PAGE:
You might use a personal Breathalyzer machine to work out when you are safe to drive without being over the limit. Yet, putting your faith in it could get you charged with driving under the influence (DUI)>
When it comes to Breathalyzers, the only ones the police or a court will be interested in are the official police ones. If you blow negative on your machine, then test positive on a police machine, you will get a DUI.
The only thing that counts is your BAC when the police test you
Breath devices measure your blood alcohol content (BAC), which can change from one moment to the next. When you consume alcohol, it takes time to make its way into your bloodstream. So if you blow into your personal Breathalyzer when leaving the party, it may read less than if you blow into the police a half an hour after.
Breathalyzer machine models also vary in their accuracy, and even two identical machines could read differently if one has been calibrated recently and one has not. It’s important to remember that a device that’s been tossed in your bag or purse or fixed to your keychain has probably bounced around a lot, and that can affect the readings it gives.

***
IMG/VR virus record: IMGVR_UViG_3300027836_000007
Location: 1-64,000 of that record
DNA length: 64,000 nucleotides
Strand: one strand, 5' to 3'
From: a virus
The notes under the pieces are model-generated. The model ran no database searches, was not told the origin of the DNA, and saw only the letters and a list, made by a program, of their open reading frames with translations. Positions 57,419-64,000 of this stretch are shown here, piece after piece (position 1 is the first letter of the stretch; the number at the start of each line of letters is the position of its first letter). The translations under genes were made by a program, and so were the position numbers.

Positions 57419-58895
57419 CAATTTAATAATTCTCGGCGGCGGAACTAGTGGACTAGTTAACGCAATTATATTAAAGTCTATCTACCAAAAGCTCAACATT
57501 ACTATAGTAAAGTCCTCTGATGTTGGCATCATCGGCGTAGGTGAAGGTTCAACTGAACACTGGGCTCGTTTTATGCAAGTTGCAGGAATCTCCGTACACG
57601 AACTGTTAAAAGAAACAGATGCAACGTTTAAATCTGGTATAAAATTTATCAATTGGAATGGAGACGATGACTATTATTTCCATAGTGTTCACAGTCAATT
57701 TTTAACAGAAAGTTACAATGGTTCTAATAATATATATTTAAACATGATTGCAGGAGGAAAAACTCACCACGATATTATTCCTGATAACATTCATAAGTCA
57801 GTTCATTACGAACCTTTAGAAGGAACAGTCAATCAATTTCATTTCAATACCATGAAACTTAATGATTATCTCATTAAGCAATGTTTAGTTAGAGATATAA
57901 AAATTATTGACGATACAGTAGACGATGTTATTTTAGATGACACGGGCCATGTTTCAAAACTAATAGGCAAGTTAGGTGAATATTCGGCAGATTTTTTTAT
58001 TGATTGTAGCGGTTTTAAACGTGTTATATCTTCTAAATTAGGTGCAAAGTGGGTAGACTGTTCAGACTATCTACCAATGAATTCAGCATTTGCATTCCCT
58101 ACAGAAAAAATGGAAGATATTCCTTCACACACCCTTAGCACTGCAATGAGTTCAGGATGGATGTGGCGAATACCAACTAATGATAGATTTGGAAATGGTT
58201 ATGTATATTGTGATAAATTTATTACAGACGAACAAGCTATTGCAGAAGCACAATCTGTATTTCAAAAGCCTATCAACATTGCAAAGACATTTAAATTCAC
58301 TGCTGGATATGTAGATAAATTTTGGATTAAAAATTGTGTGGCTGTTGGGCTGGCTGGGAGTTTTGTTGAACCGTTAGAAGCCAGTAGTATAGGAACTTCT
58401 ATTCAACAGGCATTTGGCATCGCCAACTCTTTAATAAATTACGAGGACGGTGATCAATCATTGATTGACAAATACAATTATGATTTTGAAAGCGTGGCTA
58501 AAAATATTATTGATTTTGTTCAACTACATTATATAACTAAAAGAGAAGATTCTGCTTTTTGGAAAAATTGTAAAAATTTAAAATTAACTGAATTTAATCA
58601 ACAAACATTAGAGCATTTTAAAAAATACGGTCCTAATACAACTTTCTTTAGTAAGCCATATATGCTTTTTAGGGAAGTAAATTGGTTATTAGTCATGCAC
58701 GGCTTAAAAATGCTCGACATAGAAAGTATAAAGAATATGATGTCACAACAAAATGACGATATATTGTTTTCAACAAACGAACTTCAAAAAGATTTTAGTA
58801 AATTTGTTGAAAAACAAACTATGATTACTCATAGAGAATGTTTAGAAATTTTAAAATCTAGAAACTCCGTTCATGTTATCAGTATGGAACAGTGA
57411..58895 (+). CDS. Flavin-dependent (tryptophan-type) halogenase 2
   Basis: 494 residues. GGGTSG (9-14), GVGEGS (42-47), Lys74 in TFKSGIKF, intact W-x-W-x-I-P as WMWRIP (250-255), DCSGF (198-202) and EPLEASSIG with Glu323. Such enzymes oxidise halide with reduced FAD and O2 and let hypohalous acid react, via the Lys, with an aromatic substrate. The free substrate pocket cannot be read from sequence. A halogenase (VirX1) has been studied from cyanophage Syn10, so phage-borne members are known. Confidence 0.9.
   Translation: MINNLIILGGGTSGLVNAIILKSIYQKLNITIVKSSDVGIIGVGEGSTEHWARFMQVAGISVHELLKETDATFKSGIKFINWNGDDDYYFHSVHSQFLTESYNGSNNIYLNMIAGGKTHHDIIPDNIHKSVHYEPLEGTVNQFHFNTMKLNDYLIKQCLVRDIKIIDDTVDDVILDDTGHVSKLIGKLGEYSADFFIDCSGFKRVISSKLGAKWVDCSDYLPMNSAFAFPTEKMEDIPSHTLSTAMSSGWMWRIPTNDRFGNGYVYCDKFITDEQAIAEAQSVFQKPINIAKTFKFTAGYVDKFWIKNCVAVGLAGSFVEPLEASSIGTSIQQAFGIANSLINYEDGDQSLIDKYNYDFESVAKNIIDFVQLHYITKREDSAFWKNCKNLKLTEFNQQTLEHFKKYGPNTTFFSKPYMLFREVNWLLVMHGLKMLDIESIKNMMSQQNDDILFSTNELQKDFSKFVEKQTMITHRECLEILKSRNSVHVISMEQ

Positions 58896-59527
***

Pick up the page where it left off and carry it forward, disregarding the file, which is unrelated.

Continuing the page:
Is there any point at all in buying a personal Breathalyzer?
Do not rely on a store-bought Breathalyzer to tell you that you are safe to drive. However, if you already own one, you could use it to indicate when you are definitely not safe to drive. That is to say, if you blow positive, do not get behind the wheel of a car. If you blow negative, you still need to decide based on other factors, such as how many drinks you had and how long ago you had them.
If charged with a DUI, your Breathalyzer will not save you. However, it may give you a clue that something was wrong with the police machine if the two machines read very differently. Even police Breathalyzers can be inaccurate, and you may be able to challenge them.